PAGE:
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Salud Pública de México

versión impresa ISSN 0036-3634

Salud pública Méx vol.58 no.2 Cuernavaca mar./abr. 2016


Special articles

III: Public policies for the prevention and control of cancer

Integrated oncology and palliative care: five years experience at the National Cancer Institute of Mexico

Oncología integrada y cuidados paliativos: experiencia de cinco años en el Instituto Nacional de Cancerología en México

Silvia Allende-Pérez, MB 1  

Emma Verástegui-Avilés, PhD 1  

Alejandro Mohar-Betancourt, PhD 1   2    

Abelardo Meneses-García, MD, PhD 1  

Angel Herrera-Gómez, MD 1  

1 Instituto Nacional de Cancerología. México.

2 Unidad de Investigación Biomédica en Cáncer, Universidad Nacional Autónoma de México. México.


Under the national plan for addressing cancer, prevention and detection play important roles. However, the cost of treatments and late diagnosis represent a significant burden on health services. At the National Cancer Institute, more than half of patients present with tumors in advanced stages, and approximately 10% of patients seen for the first time exhibit terminal-stage malignancies, where there are no feasible cancer treatment options, and the patients are instead admitted to the hospital exclusively for palliative symptomatic management. In 2010, the National Cancer Plan began implementing a model of integrative management of palliative care in oncology that has gradually come to include symptomatic palliative care, involving ambulatory, distant and hospitalized management of patients with cancer, in its final stages and, more recently, in earlier stages.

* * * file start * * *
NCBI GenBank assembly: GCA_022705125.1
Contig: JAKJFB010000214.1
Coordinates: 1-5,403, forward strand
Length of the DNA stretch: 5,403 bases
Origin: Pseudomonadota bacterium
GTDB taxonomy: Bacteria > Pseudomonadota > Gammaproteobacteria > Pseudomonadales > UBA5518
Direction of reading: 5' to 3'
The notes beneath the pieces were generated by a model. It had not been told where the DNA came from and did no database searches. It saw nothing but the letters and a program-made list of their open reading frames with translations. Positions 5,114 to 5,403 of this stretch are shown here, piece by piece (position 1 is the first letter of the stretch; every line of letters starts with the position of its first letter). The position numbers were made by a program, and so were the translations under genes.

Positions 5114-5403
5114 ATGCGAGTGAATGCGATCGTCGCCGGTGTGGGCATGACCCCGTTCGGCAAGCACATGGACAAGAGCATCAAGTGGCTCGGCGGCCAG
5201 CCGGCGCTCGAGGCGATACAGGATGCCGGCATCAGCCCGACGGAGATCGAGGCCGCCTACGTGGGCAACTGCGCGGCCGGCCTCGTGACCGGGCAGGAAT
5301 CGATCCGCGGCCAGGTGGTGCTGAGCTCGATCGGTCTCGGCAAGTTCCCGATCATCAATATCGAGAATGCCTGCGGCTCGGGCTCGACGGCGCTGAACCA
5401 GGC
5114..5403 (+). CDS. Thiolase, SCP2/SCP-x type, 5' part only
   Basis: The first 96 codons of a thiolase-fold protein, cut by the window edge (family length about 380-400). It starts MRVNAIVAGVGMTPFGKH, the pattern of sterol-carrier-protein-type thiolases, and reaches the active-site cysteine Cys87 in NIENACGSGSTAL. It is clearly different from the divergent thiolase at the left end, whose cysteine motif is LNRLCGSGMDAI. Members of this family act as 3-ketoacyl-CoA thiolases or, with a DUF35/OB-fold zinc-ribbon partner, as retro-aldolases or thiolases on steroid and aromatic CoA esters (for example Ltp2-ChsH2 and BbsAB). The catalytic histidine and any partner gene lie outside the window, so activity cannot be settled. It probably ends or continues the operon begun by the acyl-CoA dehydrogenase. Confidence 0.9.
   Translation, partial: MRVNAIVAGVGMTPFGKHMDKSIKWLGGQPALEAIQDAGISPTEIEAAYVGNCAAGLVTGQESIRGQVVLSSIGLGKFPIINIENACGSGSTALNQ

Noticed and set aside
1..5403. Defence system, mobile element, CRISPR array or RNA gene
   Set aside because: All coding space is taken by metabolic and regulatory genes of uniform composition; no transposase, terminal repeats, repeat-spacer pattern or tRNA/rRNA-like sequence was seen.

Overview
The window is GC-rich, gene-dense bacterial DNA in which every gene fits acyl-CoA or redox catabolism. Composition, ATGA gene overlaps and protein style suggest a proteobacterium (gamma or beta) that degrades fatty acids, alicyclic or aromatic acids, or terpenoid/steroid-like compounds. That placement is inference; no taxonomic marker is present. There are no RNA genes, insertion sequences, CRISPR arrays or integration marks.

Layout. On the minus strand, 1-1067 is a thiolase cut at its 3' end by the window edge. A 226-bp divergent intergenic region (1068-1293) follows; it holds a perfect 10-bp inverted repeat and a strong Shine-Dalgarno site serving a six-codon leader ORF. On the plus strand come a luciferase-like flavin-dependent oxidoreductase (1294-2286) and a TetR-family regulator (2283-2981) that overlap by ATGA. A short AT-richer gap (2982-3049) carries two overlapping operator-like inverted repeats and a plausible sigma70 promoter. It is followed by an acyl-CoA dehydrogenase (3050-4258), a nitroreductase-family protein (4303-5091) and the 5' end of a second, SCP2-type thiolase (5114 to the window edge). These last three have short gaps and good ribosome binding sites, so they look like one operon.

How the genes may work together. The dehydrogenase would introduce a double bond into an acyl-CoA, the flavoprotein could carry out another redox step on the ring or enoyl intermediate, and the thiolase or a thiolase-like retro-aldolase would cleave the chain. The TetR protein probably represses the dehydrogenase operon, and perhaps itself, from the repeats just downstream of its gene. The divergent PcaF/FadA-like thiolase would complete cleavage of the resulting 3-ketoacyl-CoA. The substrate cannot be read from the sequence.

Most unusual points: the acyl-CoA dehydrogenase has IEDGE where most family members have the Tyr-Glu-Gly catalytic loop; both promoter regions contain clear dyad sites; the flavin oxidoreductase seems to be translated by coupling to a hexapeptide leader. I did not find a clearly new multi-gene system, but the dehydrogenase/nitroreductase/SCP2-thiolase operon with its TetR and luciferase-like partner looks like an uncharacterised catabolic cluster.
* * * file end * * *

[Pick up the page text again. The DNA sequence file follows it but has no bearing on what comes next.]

Keywords: Integrated oncology; palliative care; terminal cancer care


En el marco del plan nacional para abordar el cáncer, la prevención y la detección juegan un papel importante. Sin embargo, el costo de tratamientos y diagnóstico tardío representan una carga significativa en los servicios de salud. En el Instituto Nacional del Cáncer, más de la mitad de los pacientes presentan tumores en etapas avanzadas, y aproximadamente10% de los pacientes que acuden a consulta por primera vez presentan malignidades en etapa terminal, donde no hay opciones factibles para de tratamiento del cáncer; en su lugar, los pacientes son admitidos en el hospital exclusivamente para manejo sintomático paliativo. En 2010, el Plan Nacional del Cáncer comenzó a implementar un modelo de gestión integral de los cuidados paliativos en oncología que ha logrado gradualmente incluir cuidados sintomáticos paliativos, incluyendo manejo ambulatorio, distante y hospitalizado de los pacientes con cáncer en fase final y, más recientemente, en las primeras fases.